John Schjelderup Giæver
|Born||31 December 1901|
|Died||9 November 1970 (aged 68)|
|Occupation||Author and polar researcher|
|Notable works||Illgjæringsmann, Maudheim. To år i Antarktis, Ishavets glade borgere|
|Notable awards||Maudheim medal, Royal Geographical Society's Founder's Gold Medal, St. Olav's Medal With Oak Branch|
Anna Margrethe Gløersen
|Relatives||John Schjelderup Giæver|
John Schjelderup Giæver (31 December 1901 – 9 November 1970) was a Norwegian author and polar researcher.
Jónsbú Station in NE Greenland was named after him.
He was born in Tromsø in Troms, Norway. He was the son of lawyer John Schjelderup Giæver (1864–1914) and his wife Thyra Høegh (1879–1954). He was the great-great-great-grandson of Jens Holmboe.
John Schjelderup Giæver married Oddbjørg Jacobsen in March 1940 and they had a son in April the same year. However, the marriage was dissolved. Giæver married Anna Margrethe Gløersen in 1948; this time they had a daughter, born 1954.
He took his secondary education in Trondheim in 1920, and then moved back to Tromsø. He started a newspaper career, as sub-editor of Tromsø Stiftstidende from 1921 to 1922. He was editor-in-chief in Vesteraalens Avis from 1922 to 1928 and Tromsø Stiftstidende from 1928 to 1929. He lived as a trapper in north-eastern Greenland from 1929 to 1934. In 1935 he was hired as secretary for Norges Svalbard- og Ishavsundersøkelser, the Norwegian institution for exploration of Svalbard and the Arctic Sea, later renamed into the Norwegian Polar Institute.
During World War II, he first fled to London where he worked as a secretary for the exiled government. From 1941 to 1944, he served with the Royal Norwegian Air Force-in-exile at Little Norway, Canada. In 1944, with the rank of Major, he was sent to Northern Norway to participate in the successful liberation from Nazi occupation. In 1947 he returned to the Norwegian Polar Institute as secretary, and from 1948 to 1960 he was office manager. However, he was still involved in the field as well, leading the wintering party of the Norwegian-British-Swedish Antarctic Expedition from 1949 to 1952.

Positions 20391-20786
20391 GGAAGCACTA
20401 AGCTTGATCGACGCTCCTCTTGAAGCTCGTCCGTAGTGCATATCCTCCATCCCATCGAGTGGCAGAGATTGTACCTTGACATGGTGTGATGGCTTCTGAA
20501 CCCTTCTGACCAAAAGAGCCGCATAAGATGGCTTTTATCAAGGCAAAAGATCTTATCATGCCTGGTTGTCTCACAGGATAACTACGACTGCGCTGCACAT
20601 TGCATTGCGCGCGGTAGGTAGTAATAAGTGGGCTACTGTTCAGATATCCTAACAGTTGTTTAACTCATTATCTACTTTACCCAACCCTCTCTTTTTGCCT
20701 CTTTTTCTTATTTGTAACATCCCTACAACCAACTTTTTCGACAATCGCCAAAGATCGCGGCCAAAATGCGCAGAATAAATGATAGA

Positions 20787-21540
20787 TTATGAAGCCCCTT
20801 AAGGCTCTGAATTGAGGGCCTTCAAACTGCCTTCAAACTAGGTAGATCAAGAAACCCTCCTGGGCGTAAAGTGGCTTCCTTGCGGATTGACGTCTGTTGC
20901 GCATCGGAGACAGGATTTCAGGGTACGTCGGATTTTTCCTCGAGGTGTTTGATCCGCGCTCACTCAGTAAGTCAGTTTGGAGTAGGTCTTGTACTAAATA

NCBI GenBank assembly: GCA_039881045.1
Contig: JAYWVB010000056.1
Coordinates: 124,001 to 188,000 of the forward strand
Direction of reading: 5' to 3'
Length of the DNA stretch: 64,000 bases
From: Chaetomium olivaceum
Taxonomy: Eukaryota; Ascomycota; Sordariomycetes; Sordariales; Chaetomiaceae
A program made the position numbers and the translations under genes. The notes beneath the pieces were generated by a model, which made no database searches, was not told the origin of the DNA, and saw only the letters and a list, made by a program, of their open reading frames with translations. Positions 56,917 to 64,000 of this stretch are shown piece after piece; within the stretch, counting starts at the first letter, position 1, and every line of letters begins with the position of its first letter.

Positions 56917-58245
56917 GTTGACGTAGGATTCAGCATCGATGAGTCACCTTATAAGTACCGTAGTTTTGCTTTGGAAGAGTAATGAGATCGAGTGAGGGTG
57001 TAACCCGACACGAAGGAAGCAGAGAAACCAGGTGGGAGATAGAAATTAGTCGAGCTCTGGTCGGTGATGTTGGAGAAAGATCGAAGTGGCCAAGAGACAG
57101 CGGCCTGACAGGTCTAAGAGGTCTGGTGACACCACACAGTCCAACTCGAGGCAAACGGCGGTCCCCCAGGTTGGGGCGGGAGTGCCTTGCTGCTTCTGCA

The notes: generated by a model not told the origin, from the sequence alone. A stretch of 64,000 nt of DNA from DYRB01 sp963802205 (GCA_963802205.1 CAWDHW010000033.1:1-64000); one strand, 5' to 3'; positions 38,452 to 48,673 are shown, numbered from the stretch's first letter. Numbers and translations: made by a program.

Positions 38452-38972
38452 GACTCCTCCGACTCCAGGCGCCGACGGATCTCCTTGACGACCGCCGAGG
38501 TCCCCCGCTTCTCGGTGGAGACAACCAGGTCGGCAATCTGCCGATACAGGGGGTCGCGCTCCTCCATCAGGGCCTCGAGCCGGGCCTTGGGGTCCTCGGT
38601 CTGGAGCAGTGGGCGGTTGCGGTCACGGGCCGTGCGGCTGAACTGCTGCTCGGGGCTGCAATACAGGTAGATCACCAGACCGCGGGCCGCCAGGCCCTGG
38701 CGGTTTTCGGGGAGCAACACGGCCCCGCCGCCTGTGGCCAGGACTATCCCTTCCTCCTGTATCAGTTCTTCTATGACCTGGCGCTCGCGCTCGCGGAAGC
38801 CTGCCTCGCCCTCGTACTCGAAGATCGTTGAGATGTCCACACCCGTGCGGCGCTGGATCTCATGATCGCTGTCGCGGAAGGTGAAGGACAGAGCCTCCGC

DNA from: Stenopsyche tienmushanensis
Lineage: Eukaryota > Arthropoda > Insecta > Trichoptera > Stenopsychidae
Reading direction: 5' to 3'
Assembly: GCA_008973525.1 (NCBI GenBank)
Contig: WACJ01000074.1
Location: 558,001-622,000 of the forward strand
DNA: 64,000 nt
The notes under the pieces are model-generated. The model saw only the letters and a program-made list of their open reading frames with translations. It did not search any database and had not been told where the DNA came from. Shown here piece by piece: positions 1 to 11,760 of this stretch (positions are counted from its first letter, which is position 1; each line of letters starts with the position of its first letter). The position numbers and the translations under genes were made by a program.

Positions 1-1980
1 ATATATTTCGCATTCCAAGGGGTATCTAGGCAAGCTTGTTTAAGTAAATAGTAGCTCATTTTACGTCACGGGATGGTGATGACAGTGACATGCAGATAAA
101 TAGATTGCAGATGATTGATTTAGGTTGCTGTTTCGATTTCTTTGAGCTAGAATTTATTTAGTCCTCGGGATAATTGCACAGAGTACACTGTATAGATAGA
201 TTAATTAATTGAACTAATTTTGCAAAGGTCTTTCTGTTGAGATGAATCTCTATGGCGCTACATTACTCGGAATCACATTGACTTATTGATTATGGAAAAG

Giæver published several books. His literary career began with Illgjerningsmand (A Misdeeder) (1921), which was translated into German in 1923. His book Maudheim. To år i Antarktis (1952), describing the Antarctic Expedition was translated into English, French, Dutch, Danish, Swedish, Finnish, German and Croatian. From 1955 on he renewed his literary authorship with numerous books of documentary and partly autobiographical topics, covering Arctic trapping, fishing and warfare.
Other books include Ishavets glade borgere (1956); Langt der oppe mot nord (1958), Rabagaster under polarstjernen (1959), Fra min barndoms elv til fjerne veidemarker (1960), Fra Little Norway til Karasjok (1964), Med rev bak øret (1965), Dyretråkk og fugletrekk på 74° nord (1967), Lys og skygger i sjøgata (1969), Den gang jeg drog av sted (1970) and Soldøgn og mørketid (1971).
Giæver was awarded the Maudheim medal in 1952 and the Royal Geographical Society's Founder's Gold Medal in 1956, both for his leadership in the Norwegian-British-Swedish Antarctic Expedition. He also held the St. Olav's Medal With Oak Branch, the Defence Medal 1940 – 1945, the Haakon VII 70th Anniversary Medal and Knight first class of the Order of Vasa. He also received the King's Medal of Merit in gold and he was a member of the Explorer's Club in New York. In 1952, he was awarded the 25th Silver Wolf, the highest commendation of Norwegian Scouting.
He died in November 1970 in Oslo.